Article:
How many times will you burn me?
Three, four, five, maybe ten—
Is it me who’s burning you?
Yes, ‘this’ needs to end.
If you walk away first, I’ll follow suit.
I’ve told you this before, and yet you never do...
The first time I flew through severe turbulence, I swore on my life I’d never fly again.
It happened during a red-eye flight from Seattle to London, when three hours in, we were swept up in a sudden summer storm. The plane shook violently as the passengers screamed and prayed for their lives, and my calm assurances of “Hold on! Everyone, please just hold on!” fell on deaf ears.
The pilot was young and inexperienced, his soft voice not comforting in the least. And as the glasses from the first class cabin shattered onto the floor amidst toppling luggage, I promised myself that my days in the sky were long over if we ever landed.
I broke that promise hours later, of course, but I could finally say that I’d experienced the worst of what turbulence could ever be.
Or so I thought.
“Miss?” A passenger in first class interrupts my thoughts, touching my elbow as I walk down the aisle. “Miss?”
“How much longer until we arrive in Paris?”
“Eight hours, sir.” I resist the urge to tell him that he asked me this question fifteen minutes ago. “Would you like something else to drink tonight?”
“A refill on my white wine, please.”
I nod and quickly oblige, retrieving the wine from the galley’s cooler and filling his glass to the top. I need to take care of him as fast as possible so I can finally sit alone and address the unbearable ache in my chest.
“May I have a blanket as well?” the man asks before I can step away.
I force a smile and retrieve one from the overhead bin above his seat, unwrapping it for him and placing it onto his lap. “Would you like anything else?”
“No, but—” He stops mid-sentence and raises his eyebrow. “Oh, wow, your face is really red. Why are you crying?”
“I’m not crying.” I lie. “It’s allergy season.”
“Allergies? On a plane?”
“Would you like anything else from me, sir?” I feel a tear rolling down my cheeks. “If not, I’ll be sure to check on you again soon.”
He doesn’t answer me. Instead he pulls a handkerchief from his breast-pocket and holds it out to me.
“Whatever it is,” he says, looking me up and down. “I hope it’s not a guy. You’re much too beautiful to cry over something like that...Wait. It is a guy, isn’t it?”
I don’t respond. I simply take his handkerchief and walk away.
I head toward the back of the plane—past a cabin full of sleeping passengers, and lock myself in the lavatory. As more tears fall down my face, I pull out my phone and log into my private blog so I can reread the words I wrote months ago. So I can remember the agonizing feeling of failing to listen to myself.
This is the last time I will say this to myself.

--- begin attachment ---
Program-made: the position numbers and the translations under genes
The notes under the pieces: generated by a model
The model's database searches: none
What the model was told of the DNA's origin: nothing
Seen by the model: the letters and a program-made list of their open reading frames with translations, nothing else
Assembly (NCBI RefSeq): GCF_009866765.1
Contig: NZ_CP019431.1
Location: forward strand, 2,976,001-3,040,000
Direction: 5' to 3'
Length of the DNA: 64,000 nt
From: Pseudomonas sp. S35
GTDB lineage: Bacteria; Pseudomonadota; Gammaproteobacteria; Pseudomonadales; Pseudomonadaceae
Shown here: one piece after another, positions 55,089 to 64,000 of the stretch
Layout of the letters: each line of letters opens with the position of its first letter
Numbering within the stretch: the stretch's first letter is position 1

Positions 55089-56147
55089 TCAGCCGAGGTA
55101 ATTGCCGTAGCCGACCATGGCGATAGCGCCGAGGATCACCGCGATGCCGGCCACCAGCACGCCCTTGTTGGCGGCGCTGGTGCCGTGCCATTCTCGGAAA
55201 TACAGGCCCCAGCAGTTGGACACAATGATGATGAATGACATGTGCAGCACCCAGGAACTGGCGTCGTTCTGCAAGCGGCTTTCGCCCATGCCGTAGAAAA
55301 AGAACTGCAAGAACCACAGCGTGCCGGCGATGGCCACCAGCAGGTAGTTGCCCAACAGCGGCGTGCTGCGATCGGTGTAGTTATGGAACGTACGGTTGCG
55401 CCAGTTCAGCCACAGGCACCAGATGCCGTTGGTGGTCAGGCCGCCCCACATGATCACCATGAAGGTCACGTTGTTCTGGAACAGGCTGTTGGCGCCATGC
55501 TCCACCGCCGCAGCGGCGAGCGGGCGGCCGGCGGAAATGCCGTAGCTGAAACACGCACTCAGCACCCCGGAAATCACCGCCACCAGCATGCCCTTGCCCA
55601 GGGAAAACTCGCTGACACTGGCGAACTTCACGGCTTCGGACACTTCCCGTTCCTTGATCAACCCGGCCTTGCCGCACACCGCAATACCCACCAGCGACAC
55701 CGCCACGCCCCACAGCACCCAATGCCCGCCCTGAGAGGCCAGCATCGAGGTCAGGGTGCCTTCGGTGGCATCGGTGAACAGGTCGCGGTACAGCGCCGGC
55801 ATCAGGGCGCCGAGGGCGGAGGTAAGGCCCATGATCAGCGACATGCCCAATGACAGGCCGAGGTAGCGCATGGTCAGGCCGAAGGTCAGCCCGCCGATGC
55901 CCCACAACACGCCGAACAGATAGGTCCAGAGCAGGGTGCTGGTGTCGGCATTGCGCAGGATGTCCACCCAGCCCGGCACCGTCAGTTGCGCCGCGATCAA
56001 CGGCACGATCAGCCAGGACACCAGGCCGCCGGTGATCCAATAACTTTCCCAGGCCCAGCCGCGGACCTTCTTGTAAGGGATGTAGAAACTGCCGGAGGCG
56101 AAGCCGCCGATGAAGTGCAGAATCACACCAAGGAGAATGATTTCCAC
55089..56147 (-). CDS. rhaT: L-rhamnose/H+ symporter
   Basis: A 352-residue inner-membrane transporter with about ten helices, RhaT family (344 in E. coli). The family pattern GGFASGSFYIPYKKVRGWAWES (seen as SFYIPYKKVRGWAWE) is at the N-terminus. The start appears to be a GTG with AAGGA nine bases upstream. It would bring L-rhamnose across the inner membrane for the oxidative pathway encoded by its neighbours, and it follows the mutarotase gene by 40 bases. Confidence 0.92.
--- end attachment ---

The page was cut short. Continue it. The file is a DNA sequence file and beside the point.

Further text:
The very last time.
My heart can’t take another sequence of angry arguments, another round in this dangerous game of “Will we make it? Should we make it?” or another spin on this never-ending carousel of highs and lows.
Yes, the way this man fucks me is incomparable and leaves me craving more the second he pulls out of me. And yes, the way he pleasures my pussy with his mouth and makes me come for hours on end will forever be unparalleled. But the way we fit (rather, don’t fit) has finally reached its climax.
I will not go back.
I will not go back.
I. Will. Not. Go. Back.
A knock comes to the door before I can read the rest, and I sigh.
“Someone’s in here,” I say. “The occupied light is on.”
The knock comes again, much louder this time, so I groan and open the door.
“The occupied light is clearly—” My words are cut short with a gasp, as I take in the sight of the man I currently despise, the man I’ve been attempting to avoid this entire flight. The pilot. His beautiful blue eyes are glaring into mine, his jaw is clenched, and no matter how badly I don’t want to be attracted to him right now, I can’t help it.
With his hard and chiseled face of perfection, his full and defined lips that are definitely molded for long and alluring kisses, and a cockiness that radiates off his body from miles away, he’s always managed to leave me breathless and aroused with a single glance.
Behind him, a few reading lights in the cabin blink off, and a few TV screens begin to play the second in-flight film.
“We need to talk, Gillian,” he says, his voice tight. “Now.”
“I’ll pass.” I try to slam the door in his face, but he holds it open and pushes me inside—locking the door behind him.
For several seconds, neither of us says a word. We simply stare at each other like we have so many times before, with pain and disappointment hanging in the air between us.
“I have nothing else to say to you, Jake.” My voice cracked. “Nothing else to say.”
“Good.” He hisses. “I’ll do most of the talking.”
“Well, that’s quite ironic. You don’t normally talk at all.”
“Are you fucking someone else?” His words come out so harsh and clipped, I’m not sure that I heard them right.